Cannabis prohibition started in 1937 and so there are many people alive today that were born before the United States began its anti-marijuana agenda. Here are some of our favorite actors and musicians that use marijuana for its medical use and some that have used it for recreational purposes at some time in their life.
In general, Hollywood and other famous artists seem to have been long time advocates of marijuana, but even many of them have hedged around the topic to avoid controversy. What other actors do you suppose indulge in some cannabis in their private time?
Marijuana prohibition is the status quo in America, but it wasn’t always that way. In fact, a lot of famous celebrities you know and love are the same age as prohibition, which came into effect with the passing of the Marihuana Tax Act of 1937.
Here are 10 well-known celebrities that are as old as cannabis prohibition, which the ones that are still with us will hopefully outlive.
The voice of God is the biggest cannabis consumer on this list. Freeman – who is a medical marijuana patient – is a vocal advocate of its benefits.
“I have fibromyalgia pain in this arm, and the only thing that offers any relief is marijuana,” he told The Daily Beast in 2015. “They’re talking about kids who have grand mal seizures, and they’ve discovered that marijuana eases that down to where these children can have a life. That right there, to me, says, ‘Legalize it across the board!'”
And when asked how he liked to consume cannabis, Freeman said, “How do I take it? However it comes! I’ll eat it, drink it, smoke it, snort it!”
The legendary actor left a permanent mark in cannabis culture when he split a joint on-screen with Peter Fonda in ‘Easy Rider’ (1969). And off-camera, he has supported legalization and called for an end to the War on Drugs.
“The narcotics industry is also enormous,” he told The Daily Mail in 2011. “It funds terrorism and – this is a huge problem in America – fuels the foreign gangs. More than 85 percent of men incarcerated in America are on drug-related offenses. It costs $40,000 a year for every prisoner. If they were really serious about the economy there would be a sensible discussion about legalization.”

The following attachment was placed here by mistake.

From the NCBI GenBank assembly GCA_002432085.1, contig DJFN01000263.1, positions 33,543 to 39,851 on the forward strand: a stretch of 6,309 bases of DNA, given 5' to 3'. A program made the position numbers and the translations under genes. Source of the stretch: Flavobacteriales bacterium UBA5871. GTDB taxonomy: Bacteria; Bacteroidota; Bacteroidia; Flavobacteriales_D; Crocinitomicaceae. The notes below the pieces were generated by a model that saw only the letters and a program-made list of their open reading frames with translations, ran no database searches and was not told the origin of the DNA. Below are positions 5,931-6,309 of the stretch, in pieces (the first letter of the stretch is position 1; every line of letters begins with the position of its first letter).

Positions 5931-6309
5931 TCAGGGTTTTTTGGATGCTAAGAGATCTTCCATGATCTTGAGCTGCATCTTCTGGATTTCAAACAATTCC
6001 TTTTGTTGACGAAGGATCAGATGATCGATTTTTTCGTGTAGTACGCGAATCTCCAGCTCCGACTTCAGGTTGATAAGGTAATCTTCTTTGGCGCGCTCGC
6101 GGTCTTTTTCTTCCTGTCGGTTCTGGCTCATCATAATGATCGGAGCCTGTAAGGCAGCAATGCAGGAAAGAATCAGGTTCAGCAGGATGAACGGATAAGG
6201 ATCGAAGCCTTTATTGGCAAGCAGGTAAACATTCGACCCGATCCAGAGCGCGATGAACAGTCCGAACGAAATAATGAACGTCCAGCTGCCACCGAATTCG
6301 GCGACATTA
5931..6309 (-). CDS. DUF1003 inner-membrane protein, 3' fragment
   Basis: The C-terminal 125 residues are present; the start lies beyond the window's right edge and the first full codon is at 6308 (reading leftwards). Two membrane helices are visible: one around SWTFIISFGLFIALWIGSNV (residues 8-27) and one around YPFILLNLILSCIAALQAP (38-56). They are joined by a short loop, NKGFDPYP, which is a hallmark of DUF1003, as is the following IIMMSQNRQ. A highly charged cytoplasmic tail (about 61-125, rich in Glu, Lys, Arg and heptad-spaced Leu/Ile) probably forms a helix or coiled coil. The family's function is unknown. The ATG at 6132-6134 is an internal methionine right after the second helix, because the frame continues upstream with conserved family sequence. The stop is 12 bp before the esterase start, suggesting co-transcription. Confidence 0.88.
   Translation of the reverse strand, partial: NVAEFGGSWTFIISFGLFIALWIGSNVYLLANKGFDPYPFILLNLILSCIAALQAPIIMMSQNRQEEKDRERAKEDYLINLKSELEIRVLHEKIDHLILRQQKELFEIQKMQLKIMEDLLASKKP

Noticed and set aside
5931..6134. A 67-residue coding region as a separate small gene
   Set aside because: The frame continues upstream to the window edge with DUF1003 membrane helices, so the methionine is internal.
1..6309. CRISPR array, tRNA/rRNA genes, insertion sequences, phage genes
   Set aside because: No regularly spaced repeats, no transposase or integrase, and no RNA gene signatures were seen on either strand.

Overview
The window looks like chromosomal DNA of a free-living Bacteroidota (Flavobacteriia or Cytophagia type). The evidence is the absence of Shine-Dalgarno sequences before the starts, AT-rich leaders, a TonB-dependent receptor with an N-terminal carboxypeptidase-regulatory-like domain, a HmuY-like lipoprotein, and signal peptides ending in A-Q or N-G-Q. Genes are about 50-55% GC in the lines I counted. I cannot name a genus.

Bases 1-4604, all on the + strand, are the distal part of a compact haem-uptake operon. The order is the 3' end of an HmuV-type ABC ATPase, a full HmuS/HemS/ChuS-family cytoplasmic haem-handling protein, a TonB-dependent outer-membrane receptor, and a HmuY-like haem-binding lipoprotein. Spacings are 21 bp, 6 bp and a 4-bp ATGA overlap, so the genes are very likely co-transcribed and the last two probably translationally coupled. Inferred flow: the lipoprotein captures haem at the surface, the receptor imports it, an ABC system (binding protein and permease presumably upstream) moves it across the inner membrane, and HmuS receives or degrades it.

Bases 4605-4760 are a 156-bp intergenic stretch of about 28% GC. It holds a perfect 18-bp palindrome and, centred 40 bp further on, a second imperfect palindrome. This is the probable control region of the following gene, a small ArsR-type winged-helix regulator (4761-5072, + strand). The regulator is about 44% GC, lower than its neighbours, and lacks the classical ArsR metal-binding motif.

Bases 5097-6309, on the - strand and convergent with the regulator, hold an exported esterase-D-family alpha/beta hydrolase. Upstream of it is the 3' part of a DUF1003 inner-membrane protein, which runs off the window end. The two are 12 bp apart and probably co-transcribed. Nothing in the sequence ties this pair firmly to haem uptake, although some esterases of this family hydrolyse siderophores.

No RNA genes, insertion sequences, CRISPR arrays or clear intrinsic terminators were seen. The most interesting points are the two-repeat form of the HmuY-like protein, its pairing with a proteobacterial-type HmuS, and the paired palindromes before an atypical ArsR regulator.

For the late George Carlin, cannabis was a crucial part of the creative process. He used to have a puff before revising his outrageous standup sets.
“I find with pot — I’m not a big drug user anymore, but I always have a joint somewhere near me,” he told Jon Stewart in 1997. “I hardly touch it – maybe once a month. That would be frequent for me. But when I’m writing something, and I write perfectly straight, perfectly sober. And I write a whole lot of stuff – six, seven, eight, nine pages. And I really pour it out. Then, the next day, one hit – that’s all I need now – one hit and it’s punch-up time! Time to get this thing going. And with that sort of judicious use, I do find there’s some value in it.”
The star of the Netflix stoner comedy ‘Grace and Frankie’ isn’t a pothead by any stretch. But Jane Fonda does enjoy the occasional toke – so long as she’s not heading to the movie theater afterward.
“I’ll smoke pot every now and then,” Fonda told DuJour in 2015. “[But] I cannot see a movie on pot. The number of movies I’ve seen thinking, ‘This is probably the best I have ever seen,’ and then I’ll see it again sober and think, ‘What was I thinking?’”